Not to keep driving the point home, but this year’s United States Grand Prix was packed with fans. As in, more fans than people have seen at an American Formula One race in ages. While some folks attribute it to the Drive to Survive influence, others tried to argue that the biggest culprit was the fact that it was the first US GP in two years. But new data is showing that a majority of folks at the race were attending their first-ever F1 event.
Twitter user Joe Pompliano reported that, in Liberty Media’s earnings call, the company claimed that 70 percent of the 400,000 people who attended the US GP were first-time racegoers.
Now, Liberty Media — the company that owns F1 — has been a little opaque about how it’s measuring attendance figures. F1 counts attendance by the amount of people who go through the gate each day, not by ticket package sales. So, if you showed up with a three-day weekend pass, you would be counted three times: once on Friday, Saturday, and Sunday.
To get to its 400,000 spectators figure, then, F1 likely counted some folks multiple times — and to get to its 70 percent stat for first-time fans, the same thing would have happened. Even then, though, we’re still talking about one hell of a lot of brand-new fans splurging on race tickets.
F1's record-keeping has been hit or miss through the years, and there are no real events to compare it to. There were two Australian weekends that clocked higher numbers, but those events were in the 1990s, ran for four days instead of three, and also didn’t take place during the middle of a global pandemic. We also don’t know how many first-time fans attended those events.
From the perspective of someone on the ground at the event and who has attended the US GP five other times, I can tell you that the vibe was entirely different in 2021 than it had been in past years. Sure, I can agree that this being the first F1 race in America in two years likely had an impact — but I talked to a ton of people who were at a race for the first time. Some were DTS fans, but some were just local to Austin and had actually heard enough about the event to want to check it out.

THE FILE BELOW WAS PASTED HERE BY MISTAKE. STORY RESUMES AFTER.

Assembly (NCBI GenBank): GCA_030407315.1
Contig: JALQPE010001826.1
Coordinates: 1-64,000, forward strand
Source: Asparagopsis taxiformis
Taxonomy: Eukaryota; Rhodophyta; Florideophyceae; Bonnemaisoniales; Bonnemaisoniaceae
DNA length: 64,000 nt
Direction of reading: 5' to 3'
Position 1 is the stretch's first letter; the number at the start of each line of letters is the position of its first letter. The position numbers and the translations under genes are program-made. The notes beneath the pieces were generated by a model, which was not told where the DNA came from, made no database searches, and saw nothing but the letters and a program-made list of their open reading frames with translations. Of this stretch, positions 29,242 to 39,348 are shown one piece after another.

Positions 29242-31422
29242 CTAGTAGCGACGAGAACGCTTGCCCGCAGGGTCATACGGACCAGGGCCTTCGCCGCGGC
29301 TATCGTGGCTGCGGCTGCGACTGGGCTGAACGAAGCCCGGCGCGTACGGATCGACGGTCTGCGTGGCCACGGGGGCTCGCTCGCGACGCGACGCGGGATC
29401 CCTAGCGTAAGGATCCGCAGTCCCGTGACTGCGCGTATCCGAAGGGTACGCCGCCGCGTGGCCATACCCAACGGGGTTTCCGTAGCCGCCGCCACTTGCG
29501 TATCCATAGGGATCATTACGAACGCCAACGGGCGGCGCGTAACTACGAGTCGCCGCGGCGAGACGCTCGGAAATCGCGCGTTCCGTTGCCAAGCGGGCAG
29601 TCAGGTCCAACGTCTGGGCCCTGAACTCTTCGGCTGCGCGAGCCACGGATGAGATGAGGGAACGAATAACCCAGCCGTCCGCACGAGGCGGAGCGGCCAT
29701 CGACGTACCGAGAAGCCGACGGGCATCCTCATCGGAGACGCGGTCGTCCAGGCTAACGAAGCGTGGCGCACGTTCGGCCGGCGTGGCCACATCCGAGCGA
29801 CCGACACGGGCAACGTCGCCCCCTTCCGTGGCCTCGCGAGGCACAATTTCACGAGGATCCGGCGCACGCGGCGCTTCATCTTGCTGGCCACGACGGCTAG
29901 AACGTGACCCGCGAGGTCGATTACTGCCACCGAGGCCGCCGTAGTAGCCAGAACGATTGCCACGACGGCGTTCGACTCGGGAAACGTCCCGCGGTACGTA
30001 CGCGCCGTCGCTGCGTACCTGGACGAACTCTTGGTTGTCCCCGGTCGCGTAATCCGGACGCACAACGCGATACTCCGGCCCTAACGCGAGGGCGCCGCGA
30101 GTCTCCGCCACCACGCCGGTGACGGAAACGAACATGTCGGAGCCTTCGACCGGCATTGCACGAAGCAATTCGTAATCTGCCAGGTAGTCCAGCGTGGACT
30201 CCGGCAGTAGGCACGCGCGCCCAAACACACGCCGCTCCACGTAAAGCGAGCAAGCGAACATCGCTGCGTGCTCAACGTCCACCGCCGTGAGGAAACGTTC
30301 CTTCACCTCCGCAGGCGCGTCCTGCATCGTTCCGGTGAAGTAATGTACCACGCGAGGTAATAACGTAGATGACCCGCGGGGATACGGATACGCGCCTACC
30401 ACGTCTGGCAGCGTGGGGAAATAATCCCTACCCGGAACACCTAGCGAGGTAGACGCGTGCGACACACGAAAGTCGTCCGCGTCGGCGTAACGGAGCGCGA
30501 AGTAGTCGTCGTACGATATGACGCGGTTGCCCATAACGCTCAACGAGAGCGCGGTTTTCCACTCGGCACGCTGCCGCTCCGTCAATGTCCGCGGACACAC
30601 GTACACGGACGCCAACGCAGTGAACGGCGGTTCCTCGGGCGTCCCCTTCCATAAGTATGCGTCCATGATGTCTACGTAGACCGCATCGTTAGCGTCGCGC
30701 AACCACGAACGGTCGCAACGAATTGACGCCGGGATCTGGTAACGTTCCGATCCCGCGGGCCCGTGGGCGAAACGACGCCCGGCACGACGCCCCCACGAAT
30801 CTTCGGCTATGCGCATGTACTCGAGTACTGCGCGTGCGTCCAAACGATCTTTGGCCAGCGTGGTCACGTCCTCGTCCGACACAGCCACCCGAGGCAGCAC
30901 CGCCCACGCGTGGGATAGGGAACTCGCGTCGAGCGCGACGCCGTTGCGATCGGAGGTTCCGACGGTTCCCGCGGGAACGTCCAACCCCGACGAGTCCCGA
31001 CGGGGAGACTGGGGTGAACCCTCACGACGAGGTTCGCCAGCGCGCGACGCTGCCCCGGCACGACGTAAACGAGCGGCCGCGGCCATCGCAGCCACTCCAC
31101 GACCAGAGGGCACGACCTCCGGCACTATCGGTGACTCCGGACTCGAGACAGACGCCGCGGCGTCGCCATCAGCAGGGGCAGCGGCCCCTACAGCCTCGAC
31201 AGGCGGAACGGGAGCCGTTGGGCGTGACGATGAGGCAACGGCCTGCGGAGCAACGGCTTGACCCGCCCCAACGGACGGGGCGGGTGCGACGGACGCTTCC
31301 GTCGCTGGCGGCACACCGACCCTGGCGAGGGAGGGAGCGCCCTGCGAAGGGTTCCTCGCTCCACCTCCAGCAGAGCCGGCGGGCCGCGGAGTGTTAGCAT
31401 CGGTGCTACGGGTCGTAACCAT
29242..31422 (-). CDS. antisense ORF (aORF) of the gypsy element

That last part is pretty huge. I lived in Austin for four years, and the most F1-related marketing I saw was in 2014 when the US GP transformed the streets of downtown Austin into a festival with tons of racing activations and cool cars. Every other year, though, you were lucky to see more than a billboard. The fact that people in Austin had read about the race via a local publication, on Twitter, or by some other means was kind of astounding. Most folks in Austin have no idea there’s even a race track nearby.
I’ve stated it before, but it can be hard to judge whether or not F1 is really getting a strong foothold in America until we see how the US races fare in 2022. But Pompliano also noted another stunning statistic: the Miami Grand Prix has 275,000 people waiting to buy the 80,000 available tickets, and over $9 million has been generated by the 1,800 fans that bought $5,000 hospitality tickets. Again, that could come down to the fact that Miami is a new venue — but I think it’s safe to say that F1's popularity is growing in America, and the world is starting to pay attention.